Ask Language Log: "assuage"

« previous post | next post »

Query from a reader:

Is it correct to use the word assuage to indicate a lessening of something? That is, it is often used in the realm of feelings, i.e. assuage hunger, assuage grief, etc. But would it be acceptable to use to indicate the lessening of something more tangible, such as assuage criminality, assuage the flow of water, assuage drug use.

I probably wouldn't use assuage to describe the lowering of flood waters or the amelioration of traffic jams. But I don't have any special standing to rule on such matters, so as usual, let's look at how others use the word.

The OED's entry for assuage, which is flagged as "not yet … fully updated (first published 1885)", has several senses marked as "arch. or Obs." that don't involve "angry or excited feelings", or beings in such a state.

There's the transitive form glossed "To abate, lessen, diminish (esp. anything swollen)", with examples like

1774   J. Bryant New Syst. II. 284   The Dove..brought the first tidings that the waters of the deep were asswaged.

There's the intransitive inchoative version of the same, glossed "To grow less, diminish, decrease, fall off, die away; to abate, subside", with examples like

1611   Bible (King James) Gen. viii. 1   And the waters asswaged .

COCA has 509 instances of "assuage", 134 of "assuaged", 46 of "assuaging", and 17 of "assuages". Looking at a random sample of 100, we find that all 100 are transitive, and that in 98 of them, what's assuaged is an negatively-evaluated emotion or feeling or concern ("the community's grief", "his guilt", "such mortal concerns", "the twitchy sensation in my cells", "white opposition to slave conversion", "my hunger", "Democratic anxieties", "India's complaints", "feelings of humiliation", the monarch's fears", "his own damaged pride", "the egos of movie stars", "my curiosity", …), or an person or group of people subject to such emotions or feelings or concerns ("his uneasy party", "the academic intellectual community", "the larger man", "international critics of the war", "his jittery passenger", "the chiefs", "the dealers", …).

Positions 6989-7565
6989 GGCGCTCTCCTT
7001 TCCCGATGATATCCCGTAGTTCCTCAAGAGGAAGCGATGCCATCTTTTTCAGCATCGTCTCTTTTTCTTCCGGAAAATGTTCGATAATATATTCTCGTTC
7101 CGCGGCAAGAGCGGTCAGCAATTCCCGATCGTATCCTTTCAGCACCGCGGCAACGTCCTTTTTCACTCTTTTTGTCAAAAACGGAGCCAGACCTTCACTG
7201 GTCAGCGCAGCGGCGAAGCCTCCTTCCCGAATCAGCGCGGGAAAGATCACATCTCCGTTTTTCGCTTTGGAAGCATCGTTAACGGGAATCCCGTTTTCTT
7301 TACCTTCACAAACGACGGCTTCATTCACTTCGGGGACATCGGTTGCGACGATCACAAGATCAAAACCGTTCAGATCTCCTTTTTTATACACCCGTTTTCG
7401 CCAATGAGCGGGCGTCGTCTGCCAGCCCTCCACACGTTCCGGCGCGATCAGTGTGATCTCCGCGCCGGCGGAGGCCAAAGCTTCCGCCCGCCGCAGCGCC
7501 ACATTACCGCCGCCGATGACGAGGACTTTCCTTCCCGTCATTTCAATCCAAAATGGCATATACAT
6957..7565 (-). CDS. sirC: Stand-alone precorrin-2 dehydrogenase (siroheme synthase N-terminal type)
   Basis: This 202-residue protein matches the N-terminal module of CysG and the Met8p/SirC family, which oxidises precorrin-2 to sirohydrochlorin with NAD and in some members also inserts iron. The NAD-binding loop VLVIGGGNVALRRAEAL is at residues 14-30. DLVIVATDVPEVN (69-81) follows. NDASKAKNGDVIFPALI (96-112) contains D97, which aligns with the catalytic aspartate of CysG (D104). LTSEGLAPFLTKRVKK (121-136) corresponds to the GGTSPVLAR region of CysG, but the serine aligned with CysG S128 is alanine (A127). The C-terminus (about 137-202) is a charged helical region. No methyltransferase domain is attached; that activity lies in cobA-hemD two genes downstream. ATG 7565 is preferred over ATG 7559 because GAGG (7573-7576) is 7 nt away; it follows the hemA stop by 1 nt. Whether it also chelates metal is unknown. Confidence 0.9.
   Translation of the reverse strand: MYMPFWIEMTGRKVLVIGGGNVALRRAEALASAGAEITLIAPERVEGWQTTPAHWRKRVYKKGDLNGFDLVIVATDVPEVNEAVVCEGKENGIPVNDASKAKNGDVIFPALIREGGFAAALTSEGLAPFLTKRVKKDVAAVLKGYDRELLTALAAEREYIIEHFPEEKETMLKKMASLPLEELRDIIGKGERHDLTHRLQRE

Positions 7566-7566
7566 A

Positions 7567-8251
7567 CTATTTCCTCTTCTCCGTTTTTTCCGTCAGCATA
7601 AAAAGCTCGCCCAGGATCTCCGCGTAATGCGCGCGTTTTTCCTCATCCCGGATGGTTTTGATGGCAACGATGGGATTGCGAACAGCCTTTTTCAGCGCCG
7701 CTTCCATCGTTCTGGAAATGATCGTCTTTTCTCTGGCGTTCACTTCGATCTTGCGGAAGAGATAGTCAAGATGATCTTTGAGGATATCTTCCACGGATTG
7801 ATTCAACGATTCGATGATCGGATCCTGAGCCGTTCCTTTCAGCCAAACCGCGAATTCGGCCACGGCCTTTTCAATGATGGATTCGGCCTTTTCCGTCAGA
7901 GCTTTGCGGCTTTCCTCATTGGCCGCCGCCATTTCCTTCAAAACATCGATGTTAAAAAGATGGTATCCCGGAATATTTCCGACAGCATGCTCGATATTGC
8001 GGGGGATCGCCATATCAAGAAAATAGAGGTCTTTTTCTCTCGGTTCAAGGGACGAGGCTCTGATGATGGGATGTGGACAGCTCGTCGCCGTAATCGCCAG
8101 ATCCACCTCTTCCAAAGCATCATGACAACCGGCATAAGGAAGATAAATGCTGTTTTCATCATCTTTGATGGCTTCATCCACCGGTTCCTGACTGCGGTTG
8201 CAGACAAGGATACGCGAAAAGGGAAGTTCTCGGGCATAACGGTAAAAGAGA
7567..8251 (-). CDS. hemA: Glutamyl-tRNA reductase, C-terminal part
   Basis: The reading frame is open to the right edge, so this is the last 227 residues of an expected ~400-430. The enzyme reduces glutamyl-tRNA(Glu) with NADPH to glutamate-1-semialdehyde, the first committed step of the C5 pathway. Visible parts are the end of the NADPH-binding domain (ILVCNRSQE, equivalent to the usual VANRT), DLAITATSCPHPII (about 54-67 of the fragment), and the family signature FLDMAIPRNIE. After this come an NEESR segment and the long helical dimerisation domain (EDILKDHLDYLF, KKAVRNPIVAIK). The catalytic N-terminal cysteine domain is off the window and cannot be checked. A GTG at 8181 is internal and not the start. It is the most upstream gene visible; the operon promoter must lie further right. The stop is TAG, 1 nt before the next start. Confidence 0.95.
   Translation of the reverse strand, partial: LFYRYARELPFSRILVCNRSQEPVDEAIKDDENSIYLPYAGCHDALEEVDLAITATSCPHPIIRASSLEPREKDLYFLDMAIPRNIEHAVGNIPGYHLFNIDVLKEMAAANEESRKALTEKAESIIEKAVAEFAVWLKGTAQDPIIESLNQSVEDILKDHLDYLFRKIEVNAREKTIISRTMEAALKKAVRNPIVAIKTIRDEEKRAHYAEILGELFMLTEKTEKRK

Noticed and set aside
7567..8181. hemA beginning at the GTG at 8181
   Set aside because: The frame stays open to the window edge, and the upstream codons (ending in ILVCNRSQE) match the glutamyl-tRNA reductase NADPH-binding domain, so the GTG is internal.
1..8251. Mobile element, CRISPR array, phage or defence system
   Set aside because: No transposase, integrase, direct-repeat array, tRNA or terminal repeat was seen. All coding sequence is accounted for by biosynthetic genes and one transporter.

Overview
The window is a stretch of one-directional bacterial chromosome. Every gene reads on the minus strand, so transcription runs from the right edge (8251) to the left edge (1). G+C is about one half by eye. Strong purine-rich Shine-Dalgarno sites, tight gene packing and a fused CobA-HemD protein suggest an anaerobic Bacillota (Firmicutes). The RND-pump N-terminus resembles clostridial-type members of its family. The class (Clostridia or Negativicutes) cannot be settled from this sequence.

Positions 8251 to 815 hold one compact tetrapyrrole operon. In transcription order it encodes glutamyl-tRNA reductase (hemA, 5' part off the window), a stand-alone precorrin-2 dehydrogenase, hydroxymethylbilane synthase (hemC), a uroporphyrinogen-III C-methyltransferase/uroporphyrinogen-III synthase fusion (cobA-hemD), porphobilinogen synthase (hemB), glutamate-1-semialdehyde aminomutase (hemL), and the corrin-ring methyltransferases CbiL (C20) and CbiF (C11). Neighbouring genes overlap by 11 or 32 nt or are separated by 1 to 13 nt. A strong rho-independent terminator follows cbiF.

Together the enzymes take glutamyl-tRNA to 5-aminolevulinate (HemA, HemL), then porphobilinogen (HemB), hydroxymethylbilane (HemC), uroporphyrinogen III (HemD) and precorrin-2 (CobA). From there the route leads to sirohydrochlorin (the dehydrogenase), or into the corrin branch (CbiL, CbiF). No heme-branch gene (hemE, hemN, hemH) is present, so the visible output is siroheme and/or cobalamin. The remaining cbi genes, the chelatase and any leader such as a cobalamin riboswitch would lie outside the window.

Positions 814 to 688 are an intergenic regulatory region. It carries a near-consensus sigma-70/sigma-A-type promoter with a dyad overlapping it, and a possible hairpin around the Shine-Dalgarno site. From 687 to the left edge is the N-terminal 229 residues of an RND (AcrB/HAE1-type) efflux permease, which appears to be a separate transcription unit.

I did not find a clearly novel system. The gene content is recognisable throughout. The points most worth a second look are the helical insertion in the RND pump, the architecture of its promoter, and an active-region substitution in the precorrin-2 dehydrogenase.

The two exceptions in the sample are these:

In The Efficiency Trap, Steve Hallett claims that we will exhaust many of our resources by the 2030s, and violence and chaos will erupt as a result. Hallett proposes recycling and growing food locally as possible means of assuaging the damage.

The measure, which awaits Senate approval of a minor amendment next week, can not assuage the impending disaster that will kill virtually all the fish in the Dolores River this summer.

With respect to the specific examples in the query, Google finds